Ken and Sheryl Reuttgers have created a website to support those who believe they have suffered injury from the COVID-19 vaccines.photo by Bill Bartlett
Ken and Sheryl Reuttgers have created a website to support those who believe they have suffered injury from the COVID-19 vaccines.photo by Bill Bartlett
I’m guessing a good number of folk in Sisters know the name Ken Ruettgers. Some will recall he played for the Green Bay Packers. Others will remember him as a coach for the Outlaws. It’s possible a few have taken his course at COCC. He holds a doctorate degree in sociology, which may be at the heart of his activism.

“As a sociologist I look for patterns,” Ruettgers said, when I spent more than an hour with him curious about the fuss some would say he has caused by taking a string of coincidences and marshaling them into an assertive information campaign on social media and the internet.

It all began, as most things do, with a seemingly one-off event. You know that feeling, right? Am I the only one with this problem? Or, Am I the only one who sees this?

His wife, Sheryl, was doing an internship for her post-graduate work in a medical setting in Bend. As such, she was designated a front-line health worker eligible for early COVID vaccination in January.

Within 48 hours of her Moderna jab, she developed painful symptoms and sought medical attention. There is no need to review the entire physical trauma she has endured to this day. She has had more tests than a lab rat, some of which were sent to Stanford and National Institute for Health for analysis.

Bottom line: Sheryl remains with uncomfortable, life-altering symptoms that no doctor has said was caused by the vaccine. Not satisfied, she and Ken became voracious consumers of all the scientific literature, with the primary goal not of blaming anybody, but of making her well.

Along the path of discovery, they met fellow travelers. Not one or two or a dozen but hundreds who had similar experiences following COVID vaccination.

“Too much of a coincidence,” Ken told me.

And to work he went, trying to connect the medical world to the real-life cases, many far worse than Sheryl’s, of ordinary people having extraordinary post-vaccination conditions.

His campaign — my word, not his — started the way many do: on Facebook. Sheryl’s group started out with eight and now has between 150 and 180, Ken says. As a Facebook group its postings are private, limited only to group members and not one’s broader network. Turns out their group is one of several other comparable groups, one of which has a few thousand members.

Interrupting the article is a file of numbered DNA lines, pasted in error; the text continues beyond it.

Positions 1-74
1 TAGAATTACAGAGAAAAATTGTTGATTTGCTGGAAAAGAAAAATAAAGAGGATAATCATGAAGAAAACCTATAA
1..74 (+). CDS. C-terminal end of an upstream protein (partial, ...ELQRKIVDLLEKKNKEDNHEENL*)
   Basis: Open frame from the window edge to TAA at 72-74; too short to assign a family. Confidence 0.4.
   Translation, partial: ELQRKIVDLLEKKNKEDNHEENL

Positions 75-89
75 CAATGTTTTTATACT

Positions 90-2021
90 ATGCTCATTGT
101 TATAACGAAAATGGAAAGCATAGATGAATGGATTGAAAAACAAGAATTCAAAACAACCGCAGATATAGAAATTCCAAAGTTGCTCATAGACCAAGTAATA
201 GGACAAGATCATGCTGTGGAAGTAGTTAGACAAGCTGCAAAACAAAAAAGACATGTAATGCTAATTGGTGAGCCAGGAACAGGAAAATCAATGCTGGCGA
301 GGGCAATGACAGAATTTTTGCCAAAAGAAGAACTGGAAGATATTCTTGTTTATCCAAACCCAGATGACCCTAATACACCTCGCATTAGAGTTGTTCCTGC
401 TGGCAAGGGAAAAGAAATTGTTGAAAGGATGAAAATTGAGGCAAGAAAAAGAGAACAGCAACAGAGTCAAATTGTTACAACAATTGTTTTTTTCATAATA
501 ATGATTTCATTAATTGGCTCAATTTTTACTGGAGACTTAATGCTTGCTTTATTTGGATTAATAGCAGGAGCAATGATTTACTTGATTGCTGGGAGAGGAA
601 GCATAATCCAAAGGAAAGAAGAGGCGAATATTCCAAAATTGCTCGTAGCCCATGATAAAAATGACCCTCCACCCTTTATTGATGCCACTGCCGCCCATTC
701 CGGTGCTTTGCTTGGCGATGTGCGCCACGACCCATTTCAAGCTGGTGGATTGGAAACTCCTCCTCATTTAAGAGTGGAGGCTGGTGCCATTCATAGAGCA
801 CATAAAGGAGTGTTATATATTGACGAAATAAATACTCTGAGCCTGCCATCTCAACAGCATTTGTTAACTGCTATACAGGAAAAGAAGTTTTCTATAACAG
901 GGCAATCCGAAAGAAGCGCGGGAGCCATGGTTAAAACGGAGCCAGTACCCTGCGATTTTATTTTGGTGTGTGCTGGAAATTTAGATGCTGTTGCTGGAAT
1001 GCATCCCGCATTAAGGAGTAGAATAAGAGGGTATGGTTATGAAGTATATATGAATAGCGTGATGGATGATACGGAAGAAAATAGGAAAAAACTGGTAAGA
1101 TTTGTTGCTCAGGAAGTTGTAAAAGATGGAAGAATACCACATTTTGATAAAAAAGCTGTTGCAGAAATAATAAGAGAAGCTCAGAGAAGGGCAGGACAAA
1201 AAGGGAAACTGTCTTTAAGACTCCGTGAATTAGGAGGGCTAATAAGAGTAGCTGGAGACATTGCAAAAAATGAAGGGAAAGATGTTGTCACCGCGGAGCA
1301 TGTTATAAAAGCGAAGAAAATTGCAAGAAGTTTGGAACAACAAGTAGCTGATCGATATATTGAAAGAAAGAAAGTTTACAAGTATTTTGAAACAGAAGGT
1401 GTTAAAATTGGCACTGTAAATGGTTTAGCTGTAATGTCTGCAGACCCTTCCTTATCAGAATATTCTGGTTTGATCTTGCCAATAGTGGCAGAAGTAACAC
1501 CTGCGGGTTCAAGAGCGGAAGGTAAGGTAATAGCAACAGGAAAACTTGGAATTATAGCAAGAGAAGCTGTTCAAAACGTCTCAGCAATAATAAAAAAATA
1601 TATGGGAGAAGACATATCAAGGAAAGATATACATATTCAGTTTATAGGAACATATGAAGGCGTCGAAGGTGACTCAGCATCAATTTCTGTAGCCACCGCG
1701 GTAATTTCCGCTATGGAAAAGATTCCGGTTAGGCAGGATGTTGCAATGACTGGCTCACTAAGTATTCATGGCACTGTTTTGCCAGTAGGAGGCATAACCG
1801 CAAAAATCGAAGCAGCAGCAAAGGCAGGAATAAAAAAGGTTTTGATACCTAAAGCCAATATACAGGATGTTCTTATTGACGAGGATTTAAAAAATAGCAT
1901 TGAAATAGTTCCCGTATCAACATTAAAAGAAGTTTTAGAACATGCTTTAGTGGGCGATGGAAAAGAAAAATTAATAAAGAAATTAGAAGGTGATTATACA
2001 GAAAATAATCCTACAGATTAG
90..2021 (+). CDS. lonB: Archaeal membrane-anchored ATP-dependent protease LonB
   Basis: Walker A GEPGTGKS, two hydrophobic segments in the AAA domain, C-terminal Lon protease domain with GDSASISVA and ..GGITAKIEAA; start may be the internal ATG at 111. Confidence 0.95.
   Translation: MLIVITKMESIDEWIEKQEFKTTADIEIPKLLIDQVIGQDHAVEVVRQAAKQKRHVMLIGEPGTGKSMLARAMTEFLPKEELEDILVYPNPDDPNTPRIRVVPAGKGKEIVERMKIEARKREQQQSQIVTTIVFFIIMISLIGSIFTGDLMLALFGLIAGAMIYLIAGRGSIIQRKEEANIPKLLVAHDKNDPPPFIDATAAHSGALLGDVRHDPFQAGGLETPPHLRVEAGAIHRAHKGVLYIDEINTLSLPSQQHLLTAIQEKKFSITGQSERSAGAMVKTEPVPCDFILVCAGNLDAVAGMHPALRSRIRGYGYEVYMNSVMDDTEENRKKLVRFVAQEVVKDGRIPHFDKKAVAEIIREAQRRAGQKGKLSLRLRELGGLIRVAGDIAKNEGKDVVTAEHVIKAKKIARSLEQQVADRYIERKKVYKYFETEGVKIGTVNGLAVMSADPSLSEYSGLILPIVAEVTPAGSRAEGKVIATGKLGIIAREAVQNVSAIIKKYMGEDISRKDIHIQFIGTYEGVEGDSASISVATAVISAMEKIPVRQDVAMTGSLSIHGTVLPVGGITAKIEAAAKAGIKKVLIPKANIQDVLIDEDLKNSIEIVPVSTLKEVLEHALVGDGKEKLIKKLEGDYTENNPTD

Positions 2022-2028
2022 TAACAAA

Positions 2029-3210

“They try to remain under the radar and are extremely careful of the words and tone they use,” Ken said, “to avoid ridicule at the lowest level and gaslighting or censoring in the extreme case.”

Indeed, big tech companies have gone to lengths to police speech they deem as misinformation. While their intentions may be admirable, their results are at best mixed and have ignited widespread criticism that they are selectively violating free speech rights.

More than one Facebook page has been de-platformed for their adverse-reaction utterings. One such page, published by Earthly, “published out-of-context news stories about vaccine side effects and skirted moderation by misspelling the word ‘vaccine’ in posts questioning whether vaccination is safe,” according to Facebook moderators.

Mr. Ruettgers, the Senator is on the line

Who do you know in Sisters that just picks up the phone and calls a sitting U.S. senator? A Senator no less who returns the call within four hours. That’s the sort of head-on charge you’d expect from a 6-foot-5-inch, 280-pound NFL tackle.

The senator in this case, Ron Johnson (R) of Wisconsin, is not shy about speaking his mind and has taken several politically controversial positions. Ken Ruettgers chose Johnson, whom he did not know personally, trading on his Packer status. Three days later, June 27, Johnson sat in on a two-hour Zoom call with Sheryl and other vaccine recipients with post-vaccine complications, some quite serious.

Ken, with the help of his brother, a professional graphic designer, has built a website (c19vaxreactions.com) that is a little Wikipedia for anybody seeking more information about adverse vaccine reactions. The site contains emotional, recorded testimony of patients in a straightforward telling, including that of a 12-year-old consigned to a wheelchair.

Ken is hypervigilant and sensitive about what content appears on his site. And Sheryl’s Facebook group was concerned that Senator Johnson’s interest would subject them to political haranguing, or, in a worst case scenario, being banned by Facebook.

Ken and Sheryl are not anti-vaxxers. Both are educated, articulate spokespersons for a subject that many would just as soon not be discussed. Their goal it appears to me is to shine a light on however many patients are being treated following vaccination and are mostly content to let reasonable folks draw their own conclusions about cause.

My takeaway is that while Ken and Sheryl Ruettgers see this as a mission of information, I see their work as an emotional support group for those feeling powerless and in some cases isolated in their situation. It has a certain David and Goliath feel about it. (See related story, page 9.)